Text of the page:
Kash returns from his hiatus and tries to discern the "animal spirits." He's worried. Even temporary problems can get magnified if they contribute to a broader change in psychology. And I think that the current situation contains the seeds for... [Read More]

Tracked on Aug 31, 2005 6:44:23 PM


First I want to kick of saying that everyone I know here in Europe is deeply concerned by what is happening in New Orleans, Louisiana, Missisipi and elsewhere. I am watching live streaming video from Jefferson Parish as I type. So from all my fellow bloggers on Afoe and me, we are thinking of you.

Now on the economic consequences I think you are certainly in the right ballpark. We may see moderate changes in the Fed response curve in the coming months.The kind of disaster scenarios that the Economist heading editor engaged in just aren't on the agenda.

But I also want to post here about something I feel - in a different way - just as strongly about: some of the ways which quotes from the Bob Hall paper are being used.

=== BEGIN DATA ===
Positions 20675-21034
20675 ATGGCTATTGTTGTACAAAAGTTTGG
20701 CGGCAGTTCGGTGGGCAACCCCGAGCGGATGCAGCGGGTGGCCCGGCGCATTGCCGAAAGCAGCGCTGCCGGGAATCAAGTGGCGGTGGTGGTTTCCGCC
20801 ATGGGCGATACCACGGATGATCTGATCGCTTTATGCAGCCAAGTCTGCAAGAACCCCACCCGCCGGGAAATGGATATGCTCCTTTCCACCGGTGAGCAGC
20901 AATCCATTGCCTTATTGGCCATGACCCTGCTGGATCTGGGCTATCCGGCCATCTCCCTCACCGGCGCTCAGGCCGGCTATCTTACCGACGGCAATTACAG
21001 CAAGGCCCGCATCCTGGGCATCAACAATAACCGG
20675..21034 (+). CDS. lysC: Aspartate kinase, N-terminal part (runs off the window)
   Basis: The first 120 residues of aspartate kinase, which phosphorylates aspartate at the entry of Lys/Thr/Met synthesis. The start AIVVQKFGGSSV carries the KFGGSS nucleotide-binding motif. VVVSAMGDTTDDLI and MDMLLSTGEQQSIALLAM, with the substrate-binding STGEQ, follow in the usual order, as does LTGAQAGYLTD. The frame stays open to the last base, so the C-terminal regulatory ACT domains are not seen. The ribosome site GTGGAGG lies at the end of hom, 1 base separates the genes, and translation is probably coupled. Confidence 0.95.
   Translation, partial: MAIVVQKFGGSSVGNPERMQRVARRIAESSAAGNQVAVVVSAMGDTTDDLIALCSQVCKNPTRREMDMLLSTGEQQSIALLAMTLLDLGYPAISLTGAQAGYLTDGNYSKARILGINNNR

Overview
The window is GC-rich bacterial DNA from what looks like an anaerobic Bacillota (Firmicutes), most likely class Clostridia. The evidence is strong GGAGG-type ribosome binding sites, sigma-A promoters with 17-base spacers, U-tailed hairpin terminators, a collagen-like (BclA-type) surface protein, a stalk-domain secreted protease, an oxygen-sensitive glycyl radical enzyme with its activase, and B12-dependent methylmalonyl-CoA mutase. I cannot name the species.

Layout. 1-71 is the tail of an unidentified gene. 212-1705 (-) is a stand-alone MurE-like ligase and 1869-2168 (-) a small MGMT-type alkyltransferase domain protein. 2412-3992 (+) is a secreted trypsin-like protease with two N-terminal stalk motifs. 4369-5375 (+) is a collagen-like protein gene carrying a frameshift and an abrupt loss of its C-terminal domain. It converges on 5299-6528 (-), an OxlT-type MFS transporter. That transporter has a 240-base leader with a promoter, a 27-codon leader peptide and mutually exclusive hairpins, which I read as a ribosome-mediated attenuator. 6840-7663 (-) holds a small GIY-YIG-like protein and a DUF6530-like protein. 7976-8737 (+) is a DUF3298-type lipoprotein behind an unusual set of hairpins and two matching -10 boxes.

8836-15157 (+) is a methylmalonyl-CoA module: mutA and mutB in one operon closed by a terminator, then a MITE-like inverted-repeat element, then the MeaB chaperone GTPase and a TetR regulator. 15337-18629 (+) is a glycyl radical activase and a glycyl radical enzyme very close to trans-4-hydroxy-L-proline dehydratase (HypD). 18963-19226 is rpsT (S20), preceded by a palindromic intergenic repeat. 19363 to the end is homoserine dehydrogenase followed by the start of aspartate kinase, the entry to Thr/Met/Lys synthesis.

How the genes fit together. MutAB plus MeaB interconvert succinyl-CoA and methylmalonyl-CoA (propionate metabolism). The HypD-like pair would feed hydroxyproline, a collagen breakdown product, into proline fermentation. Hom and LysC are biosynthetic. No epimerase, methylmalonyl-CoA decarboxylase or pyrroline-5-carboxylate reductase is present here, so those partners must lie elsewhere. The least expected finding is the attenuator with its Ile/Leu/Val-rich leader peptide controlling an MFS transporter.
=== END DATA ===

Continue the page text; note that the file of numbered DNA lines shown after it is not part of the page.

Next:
Angry bear - and Brad Delong repeats him here - totally distorts a short extract from Hall's paper in an absolutely scandalous way.


Now lets look at the full Hall quote:

"When asked to describe a particular recession or recessions in general, the practical macroeconomist will tell a story that focuses on the collapse of purchases of certain categories of products—producer and consumer durables. For example, all practical accounts of the recession of 2001 emphasize the huge decline in high-tech investment. In earlier recessions, declines in home-building were prominent features. On the other hand, more theoretically inclined macroeconomists tend to take a decline in productivity—or at least a pause in the normal growth of productivity—as the central driving force. New ideas discussed here may help bridge this important gap between practical and theoretical macroeconomists."